© photocrack77 | shutterstock.com

Today, 71.4 percent of the population is affiliated in some way with Buddhism.[6]
The religion has had a major influence over the centuries on Japanese culture and its development and also continues to be of major influence in today’s Japanese society. St. Francis Xavier, SJ, who landed in Kagoshima City, introduced Christianity, practiced by 3 percent of the population, to Japan in 1549.[7]

Entrance of Kyomizu Temple in Kyoto, Japan. It is one of the most famous landmarks of Kyoto with UNESCO World Heritage. © Pigprox | Shutterstock.com

Entrance of Kyomizu Temple in Kyoto, Japan. It is one of the most famous landmarks
of Kyoto with UNESCO World Heritage.
© Pigprox | Shutterstock.com

With the arrival of Xavier and Jesuit missionaries, thousands of Japanese converted to Roman Catholicism. However, with the arrival of the Protestants in 1600 and when the religious wars of the post-reformation period reached Japan its ruler, Shogun Tokugawa expelled the Catholics and severely restricted Protestants to non-religious activities. Japanese Christians and the few foreign Catholics were mercilessly persecuted and martyred. It was not until 1873 that Western powers were able to wield enough influence to prevent Japan from persecuting on the basis of religion.

‘In 1889 religious freedom was guaranteed by Article 28 of the Meiji Constitution…and many influential Japanese became Christian,’ Doak said. ‘Religious freedom has remained the law in Japan since then, even at the height of World War II.’

Of the other religions represented in Japan, Islam takes the lead with an estimated 70,000 – 100,000 followers. There are approximately 15,000 Baha’i, and smaller numbers of Hindus, Sikhs and Jews. While there are isolated records of Islam in Japan in 1853, one of the first properly recorded contacts was of a Portuguese ship sailing from Malacca to Japan in 1555, which brought with it an Arab passenger who preached Islam upon his arrival.[8] In the late 1870’s, the life of the Prophet Muhammadsa was translated into Japanese helping Islam spread and reach Japanese people.

However, despite these earlier contacts and others over the years, the Muslim population in Japan was relatively small until the mid-1980s, which brought a large influx of foreign Muslim workers. A 2008 report by the Asia Policy shows that 80 to 90 percent of the Muslim population in Japan is foreign-born; with Indonesians, Pakistanis, Bangladeshis and Iranians making up the largest subgroups.[9] It is estimated, though, that there are anywhere from 6,000 to 10,000 ethnic Japanese Muslims. Japanese society poses unique challenges for Muslim minorities, whether they are foreign-born or ethnic Japanese. Like Christianity, Islam is not compatible with syncretism that is prevalent among a majority of its members.[10]

But while the significant growth of the Muslim population has been a relatively new phenomenon, it is interesting to note that according to Sheikh Muhammad Ahmad Mazhar, author of an article published in the June, 1964, edition of The Review of Religions, the main Japanese language is ‘clearly traceable to Arabic, with precision and certainty.’

In the article titled ‘Arabic is the Mother of All Languages – Japanese Traced to Arabic’, Mazhar  writes that he has traced about 2,000 Japanese words to Arabic and out of these 600 are  connected with Qur’anic roots.[11]

Japan’s connection with Islam is deeply rooted in its history and as the number of Muslims in the country increases, Muslim leaders hope that Islam’s influence on Japanese society will also grow. The world-wide head of the Ahmadiyya Muslim Community and fifth Khalifah, Hazrat Mirza Masroor Ahmadaba, in a recent visit to Japan, said that the Japanese people ‘have great civility as well human sympathy and already abide by the Islamic teachings of doing good in return for good.’ He also expressed his desire that the beauty of Islam be shown to the Japanese people.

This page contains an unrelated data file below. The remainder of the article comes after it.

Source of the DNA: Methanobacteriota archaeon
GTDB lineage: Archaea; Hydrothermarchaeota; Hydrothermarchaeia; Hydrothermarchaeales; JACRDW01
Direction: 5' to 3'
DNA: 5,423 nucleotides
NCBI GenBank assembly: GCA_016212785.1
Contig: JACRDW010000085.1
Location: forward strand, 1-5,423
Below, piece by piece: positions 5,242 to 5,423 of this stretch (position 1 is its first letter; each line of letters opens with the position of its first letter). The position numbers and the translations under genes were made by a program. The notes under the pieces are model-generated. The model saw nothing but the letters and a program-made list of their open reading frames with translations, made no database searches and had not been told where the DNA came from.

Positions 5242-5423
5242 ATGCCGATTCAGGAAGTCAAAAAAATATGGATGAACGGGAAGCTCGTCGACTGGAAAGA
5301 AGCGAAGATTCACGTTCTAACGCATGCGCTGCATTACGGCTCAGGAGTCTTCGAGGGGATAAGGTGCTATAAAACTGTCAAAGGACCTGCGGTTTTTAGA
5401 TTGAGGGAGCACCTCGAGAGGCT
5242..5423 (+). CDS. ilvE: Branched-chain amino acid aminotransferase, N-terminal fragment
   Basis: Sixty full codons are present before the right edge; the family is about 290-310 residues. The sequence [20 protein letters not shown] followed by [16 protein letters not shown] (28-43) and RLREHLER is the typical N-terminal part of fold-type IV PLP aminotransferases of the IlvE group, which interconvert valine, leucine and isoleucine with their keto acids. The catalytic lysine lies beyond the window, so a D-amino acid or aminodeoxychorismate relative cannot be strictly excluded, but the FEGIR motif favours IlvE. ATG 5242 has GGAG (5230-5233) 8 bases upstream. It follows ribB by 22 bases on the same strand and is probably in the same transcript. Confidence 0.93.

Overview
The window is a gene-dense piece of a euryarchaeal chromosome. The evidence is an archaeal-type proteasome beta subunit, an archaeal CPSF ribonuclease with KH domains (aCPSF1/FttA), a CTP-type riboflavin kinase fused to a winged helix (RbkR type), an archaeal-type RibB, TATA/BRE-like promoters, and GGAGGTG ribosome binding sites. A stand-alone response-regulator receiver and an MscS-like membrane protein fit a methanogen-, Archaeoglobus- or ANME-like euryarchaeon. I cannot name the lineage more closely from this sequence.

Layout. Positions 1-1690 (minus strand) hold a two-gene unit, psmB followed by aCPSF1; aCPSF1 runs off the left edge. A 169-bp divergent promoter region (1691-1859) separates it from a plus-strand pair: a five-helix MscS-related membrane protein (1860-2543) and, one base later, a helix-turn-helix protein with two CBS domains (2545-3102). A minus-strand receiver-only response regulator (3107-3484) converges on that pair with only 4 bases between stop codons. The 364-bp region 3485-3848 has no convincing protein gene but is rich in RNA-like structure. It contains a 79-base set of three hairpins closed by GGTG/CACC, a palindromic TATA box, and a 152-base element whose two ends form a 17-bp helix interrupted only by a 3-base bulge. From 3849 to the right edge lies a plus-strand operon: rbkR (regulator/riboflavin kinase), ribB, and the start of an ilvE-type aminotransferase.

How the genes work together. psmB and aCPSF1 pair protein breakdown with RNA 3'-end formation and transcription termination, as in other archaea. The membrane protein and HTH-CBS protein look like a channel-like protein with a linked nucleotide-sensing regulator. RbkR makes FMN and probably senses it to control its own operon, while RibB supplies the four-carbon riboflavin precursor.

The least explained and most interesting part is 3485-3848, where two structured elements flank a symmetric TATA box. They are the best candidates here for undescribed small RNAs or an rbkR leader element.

‘If we can offer them anything it is connecting them to God,’ his Holiness said. ‘We can tell them how God listens to prayers. We can tell them how God talks to his people.’[12]

 

 

 

Endnotes

1.  Toshimaro Ama, Why are the Japanese Non-Religious (Lanham: University Press of America, Inc., 2005), vii.
2.  Ian Reader and George Tanabe, Practically Religious (Honolulu: University of Hawaii Press, 1998), 5.
3.  Jason Josephson, The Invention of Religion in Japan (Chicago: The Chicago University Press, 2012), 92.
4.  Toshimaro Ama, Why are the Japanese Non-Religious (Lanham, Maryland: University Press of America, Inc., 2005), 1.
5.  Masaharu Anesaki, History of Japanese Religion: With Special Reference to the Social and Moral Life of the Nation, (London: Kegan Paul, Trench, Trubner & Co., Ltd., 1930), 8.
6.  “The World Factbook”, Central Intelligence Agency, 2013, https://www.cia.gov/library/publications/the-world-factbook/geos/ja.html.
7.  Kevin Doak, Xavier’s Legacies: Catholicism in Modern Japanese Culture (Vancouver: UBC Press, 2011), 1.
8.  Donald Lach, Asia in the Making of Europe, Vol I: The Century of Discovery, Book 2 (Chicago: The University of Chicago Press, 1965), 518.
9.  Emile Nakhleh, Keiko Sakurai, Michael Penn, “Islam in Japan: A Cause for Concern?,” The National Bureau of Asian Research, 71, January 2008, http://www.nbr.org/publications/asia_policy/Preview/AP5_IslamJapan_preview.pdf.
10.  Emile Nakhleh, Keiko Sakurai, Michael Penn, “Islam in Japan: A Cause for Concern?,” The National Bureau of Asian Research, 92, January 2008, http://www.nbr.org/publications/asia_policy/Preview/AP5_IslamJapan_preview.pdf.
11.  Sheikh Mazhar, “Arabic is the Mother of All Languages – Japanese Traced to Arabic,” The Review of Religions, June 1964, https://www.alislam.org/topics/arabic/Japanese%20traced%20to%20Arabic.pdf.
12.  “Friday Sermon: Be a man of God,” The Ahmadiyya Muslim Community, November 8, 2013,

http://www.alislam.org/friday-sermon/2013-11-08.html#summary-tab.